January 28, 2023

Best Balance Transfer Credit Cards of June 2021

Besides helping you banish debt, balance transfer credit cards often have other appealing features. For example, some offer travel rewards or cash back rewards.

Your main goal should be to pick a card that gives you a long-enough promotional period and low fees. Many of the best balance transfer credit cards tend to be nonrewards cards that are created for people who prioritize paying down or paying off a balance.

As with most financial products, there is no one-size-fits-all solution, but taking these five steps can help you determine which card is best for you.

1. Compare promotional periods.

2. Review other balance transfer terms.

3. Look for other types of fees.

4. Calculate the benefit of a rewards program.

5. Understand cardholder benefits.

1. Compare promotional periods.

Choosing the card with the longest promotional period is often recommended, especially if you have a lot of debt and need more time to pay it off.

But if you can manage a shorter promotional period, you might find other balance transfer credit cards with another benefit, such as no balance transfer fee. This is why having an action plan is important to choose a balance transfer credit card that helps you meet your goals.

2. Review other balance transfer terms.

Several features may make one balance transfer card offer more appealing than another.

  • Zero percent APR promotion for new purchases: This can be a double-edged sword. If you plan to use the card to make purchases while you’re still paying down debt, a card that has a 0% APR offer on both purchases and balance transfers might sound perfect to you. But remember, there’s a dark side. Making purchases and increasing your balance makes becoming debt-free even more difficult.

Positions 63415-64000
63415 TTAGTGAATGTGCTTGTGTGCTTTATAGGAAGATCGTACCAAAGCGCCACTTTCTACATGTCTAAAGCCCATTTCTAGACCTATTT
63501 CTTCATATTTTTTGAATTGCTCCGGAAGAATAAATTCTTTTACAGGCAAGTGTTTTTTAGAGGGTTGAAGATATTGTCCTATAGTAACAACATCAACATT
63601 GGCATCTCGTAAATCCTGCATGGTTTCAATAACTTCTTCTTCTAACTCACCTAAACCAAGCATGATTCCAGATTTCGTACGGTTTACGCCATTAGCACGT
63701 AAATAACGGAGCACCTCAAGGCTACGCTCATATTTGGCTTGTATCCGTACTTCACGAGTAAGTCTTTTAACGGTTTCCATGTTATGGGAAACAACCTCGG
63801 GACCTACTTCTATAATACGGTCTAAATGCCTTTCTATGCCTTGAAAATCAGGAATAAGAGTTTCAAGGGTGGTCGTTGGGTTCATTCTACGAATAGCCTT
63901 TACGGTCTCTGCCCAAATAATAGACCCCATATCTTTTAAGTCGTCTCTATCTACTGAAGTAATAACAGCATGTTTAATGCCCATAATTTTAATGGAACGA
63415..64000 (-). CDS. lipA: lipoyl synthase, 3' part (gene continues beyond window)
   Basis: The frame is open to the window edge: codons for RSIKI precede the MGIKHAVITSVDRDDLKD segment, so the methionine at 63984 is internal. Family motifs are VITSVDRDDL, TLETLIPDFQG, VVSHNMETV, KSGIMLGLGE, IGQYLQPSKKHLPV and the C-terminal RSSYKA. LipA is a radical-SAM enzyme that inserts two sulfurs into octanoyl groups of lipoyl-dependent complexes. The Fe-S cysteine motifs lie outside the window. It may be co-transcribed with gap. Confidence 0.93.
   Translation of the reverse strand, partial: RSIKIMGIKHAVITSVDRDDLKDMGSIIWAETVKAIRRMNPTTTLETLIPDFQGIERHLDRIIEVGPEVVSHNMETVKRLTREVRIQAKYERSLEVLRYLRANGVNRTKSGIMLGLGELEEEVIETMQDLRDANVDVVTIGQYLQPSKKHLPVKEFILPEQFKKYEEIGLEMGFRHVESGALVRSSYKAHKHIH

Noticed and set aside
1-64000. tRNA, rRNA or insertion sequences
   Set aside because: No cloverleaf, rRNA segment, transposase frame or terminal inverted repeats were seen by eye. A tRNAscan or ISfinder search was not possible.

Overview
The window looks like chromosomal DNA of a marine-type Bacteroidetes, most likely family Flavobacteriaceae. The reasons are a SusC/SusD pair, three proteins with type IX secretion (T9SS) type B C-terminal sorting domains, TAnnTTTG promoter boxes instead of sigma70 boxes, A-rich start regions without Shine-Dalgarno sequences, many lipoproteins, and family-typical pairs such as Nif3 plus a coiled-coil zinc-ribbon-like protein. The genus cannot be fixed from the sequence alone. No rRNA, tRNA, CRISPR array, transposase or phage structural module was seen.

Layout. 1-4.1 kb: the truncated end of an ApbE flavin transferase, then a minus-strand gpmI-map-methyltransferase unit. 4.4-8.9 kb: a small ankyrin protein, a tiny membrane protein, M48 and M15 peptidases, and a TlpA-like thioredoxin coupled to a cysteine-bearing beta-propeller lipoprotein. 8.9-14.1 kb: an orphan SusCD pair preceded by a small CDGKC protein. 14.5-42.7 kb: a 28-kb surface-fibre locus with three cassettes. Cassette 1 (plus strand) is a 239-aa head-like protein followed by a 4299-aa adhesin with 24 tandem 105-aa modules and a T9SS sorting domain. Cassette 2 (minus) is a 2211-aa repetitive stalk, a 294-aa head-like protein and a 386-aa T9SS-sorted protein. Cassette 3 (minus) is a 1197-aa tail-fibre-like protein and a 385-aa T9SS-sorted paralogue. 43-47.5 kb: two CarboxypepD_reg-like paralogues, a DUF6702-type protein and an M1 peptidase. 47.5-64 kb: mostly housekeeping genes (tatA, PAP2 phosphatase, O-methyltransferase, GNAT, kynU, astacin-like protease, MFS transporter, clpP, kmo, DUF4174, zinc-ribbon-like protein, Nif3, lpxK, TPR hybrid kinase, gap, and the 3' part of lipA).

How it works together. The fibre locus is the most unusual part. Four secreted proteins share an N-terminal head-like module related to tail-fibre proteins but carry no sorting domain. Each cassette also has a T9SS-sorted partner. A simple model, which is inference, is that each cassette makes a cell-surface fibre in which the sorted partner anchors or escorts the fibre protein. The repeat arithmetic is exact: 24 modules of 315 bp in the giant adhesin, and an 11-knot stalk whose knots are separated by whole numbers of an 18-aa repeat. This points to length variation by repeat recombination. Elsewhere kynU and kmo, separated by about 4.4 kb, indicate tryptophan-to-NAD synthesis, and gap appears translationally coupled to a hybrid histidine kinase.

• Balance transfer fee: Some cards don’t have a balance transfer fee or waive the fee for a short period after you open a new account. Otherwise, you’ll usually have to pay 3% to 5% of each balance transfer. Be sure to read the fine print so you know how to proceed.
  • Regular APR: After the promotional period, any remaining balance will be subject to interest charges. This is the go-to interest rate for your balance. The balance transfer APR is often the same as the purchase APR, but your particular rate depends on your creditworthiness.
  • Balance transfer limit: You won’t know your new balance transfer card’s credit limit until you apply, but you can review the terms to see if there’s a maximum.
  • Types of debt you can transfer: Balance transfer credit cards let you transfer balances from other card issuers. If you want to transfer other types of debt, check with the issuer to see if it’s an option before applying.

How late payments affect the interest rate: Depending on the card, a late payment might end your promotional rate. A late payment often results in a fee, and being at least 60 days late could lead to a penalty APR on balances and future purchases. Set up reminders or automatic payments so this doesn’t happen to you.
3. Look for other types of fees.

Your efforts to pay down your credit card balance can be hindered by fees. You may be able to avoid these fees by choosing a card that either doesn’t have them or by not incurring them.